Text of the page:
Have you ever tasted Tiger Lilies? I have. I married a butterfly. I know it sounds improbable, perhaps delusional.   But I’ll get on with the story and you can decide for yourself.

Short Story by Ajax Minor, I Married a Butterfly. 10 minute read, 3,000 words.One day in March, many years ago, I stood in the middle of a cornfield, among both its relics and its promise. Short stubble, pale gold and dry, covered the fallow soil. Next to me was a young girl. Her hair was the color of the corn stubble and she was dressed in a corduroy suit. It was a purple color with yellow flecks, I think. Overhead the sky was pale blue and heavily textured, like silk. You could even see the slubs. Simply, the day was perfect and suited my intentions.

Please remember that it was a long time ago and it’s difficult to be very precise about what my intentions were at that exact moment in time. But it’s fair to say that I was set on making some sort of declaration or maybe kissing the girl. I know I set my plan in motion because it didn’t come off as I had hoped. I tried to kiss the girl first and she became quite annoyed and stalked away. I thought about going after her but rejected the idea. She had simply been too emphatic in her refusal.

I clenched my fists and stood mutely, until she had disappeared through the trees that ringed the field, then let loose a great string of obscenities directed at the perfect, blue sky. I had hoped to get some reaction but it remained placid and perfect, despite my best efforts. Looking around for a suitable place to reflect, I noticed a big, fat rock just a few yards away. It had soaked all afternoon in the sun, and when I sat down, the warmth spread across my buttocks. I lifted my head, closed my eyes and let the viscous sunlight pour over my forehead and down my cheeks. The effect became osmotic and sweet slowly replaced bitter.

After a long while I opened my eyes and saw, right next to my left hand, a very large butterfly. It was as big as a kite and, of course, I sprang off the rock, heart racing, breath held. The creature didn’t move but simply sat there, beating its wings slowly and clearly enjoying the hot spot on the rock as much as I had been. Her wings were an exotic shade of purple and spangled with gold. I knew it was a She because I could smell her sex. I had never seen a butterfly with that peculiar coloration before, but her wings looked like the girl’s skirt waving on a clothesline in the spring breeze. You don’t see clotheslines much anymore. They may be more rare than kite sized butterflies.

Her eyes were even more extraordinary than the palette splashed across her wings. They sat on each side of her head like two immense licorice drops. You would have thought there had been a dragonfly somewhere in her family’s past. But rather than unnerve me, they sucked me in and down, back onto the rock. We stared at each other for a very long time. I looked back up at the sky, which I had not done for a quite a while, and saw that the sun had smoothed out the wrinkles in the sky’s cheeks and burned it a deeper shade of blue. Foamy white clouds skimmed its surface.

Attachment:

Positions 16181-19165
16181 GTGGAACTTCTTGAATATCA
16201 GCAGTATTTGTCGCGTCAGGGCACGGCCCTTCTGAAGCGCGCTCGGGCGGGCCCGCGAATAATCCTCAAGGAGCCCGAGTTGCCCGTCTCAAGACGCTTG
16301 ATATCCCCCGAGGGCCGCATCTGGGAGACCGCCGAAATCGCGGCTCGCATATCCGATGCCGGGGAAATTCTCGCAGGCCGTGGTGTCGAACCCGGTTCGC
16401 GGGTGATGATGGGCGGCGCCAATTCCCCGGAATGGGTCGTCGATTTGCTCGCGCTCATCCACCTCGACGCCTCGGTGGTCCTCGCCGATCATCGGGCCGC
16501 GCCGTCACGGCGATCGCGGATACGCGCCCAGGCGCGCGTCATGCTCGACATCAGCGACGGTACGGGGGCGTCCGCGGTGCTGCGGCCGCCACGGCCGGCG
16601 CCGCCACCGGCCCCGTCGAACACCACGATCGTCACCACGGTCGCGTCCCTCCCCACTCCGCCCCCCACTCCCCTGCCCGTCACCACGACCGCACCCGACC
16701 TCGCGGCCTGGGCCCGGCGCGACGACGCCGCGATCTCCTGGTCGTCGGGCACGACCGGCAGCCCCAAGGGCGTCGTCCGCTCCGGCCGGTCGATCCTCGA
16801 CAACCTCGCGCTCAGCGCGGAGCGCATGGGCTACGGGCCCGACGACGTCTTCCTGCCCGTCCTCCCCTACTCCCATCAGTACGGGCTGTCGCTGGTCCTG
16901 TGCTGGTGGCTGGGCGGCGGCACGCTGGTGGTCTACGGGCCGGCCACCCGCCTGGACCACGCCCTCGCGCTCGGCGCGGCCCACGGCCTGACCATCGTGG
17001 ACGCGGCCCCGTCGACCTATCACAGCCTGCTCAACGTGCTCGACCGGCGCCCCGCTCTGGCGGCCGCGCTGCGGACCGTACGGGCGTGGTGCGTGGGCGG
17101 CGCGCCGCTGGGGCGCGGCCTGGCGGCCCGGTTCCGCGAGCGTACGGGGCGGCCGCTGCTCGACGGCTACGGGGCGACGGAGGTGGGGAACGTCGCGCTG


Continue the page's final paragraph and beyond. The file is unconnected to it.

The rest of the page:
We began to talk. Well, actually, I began to talk. But I had never had a conversation with myself like that before. We talked philosophy, mostly about how we come to know things. It was a subject that interested me greatly at the time, and still does, by the way. We talked about the rapture of nature expressed in its colors and we talked about the sheer impossibility of such a season as spring. At last a small breeze sprang up and sent a shiver through me. Not of pleasure, but a chill shock. I turned and saw that the sun had set the tops of the trees, that lined the field to the east, smoldering deep orange. Then I felt her crawling up my arm. It did not give me the creeps, but instead I felt slightly aroused. This scared me a little. I was almost afraid to look. But when I did, there she sat on my shoulder, caressing my mind with those big, black eyes. It was time for us to go.

Slowly, she lifted her proboscis, then laid its tip lightly on my lips. It felt like a drop of hot taffy. Then she beat her wings and flew off across the field and disappeared into the thickness of the onrushing dusk. I licked my lower lip and nearly passed out. The sweetest essence of primrose flooded through me. I got up and stumbled out of the field, in a bit of a haze, but somehow firmly resolved to come back the next day.

And I did. And the day after that and again and again. Day after day became week after week. We talked about Kant and Plato and I even made up a few dumb poems, which weren’t very good but which she seemed to enjoy immensely. I could sing a little, in those days, and I would serenade her with arias. She was mad for opera and would fly in brilliant aerobatic dances to the music. She seemed to like Wagner especially well, although I wasn’t exactly a Heldentenor. She did not like pop music, but for some reason she liked Cat Stevens. Perhaps she was as confused on the subject of religion as he was, but I would never know, since we didn’t discuss god.

One day I brought my brand new boombox, of which I was very proud, and played some tapes for her. She was, if anything, even more enraptured than when I sang. I must have seemed a little hurt, for she landed on my chest and folded her wings against my cheeks. I didn’t wash them again, until the last purple fleck fell from my face a few days later.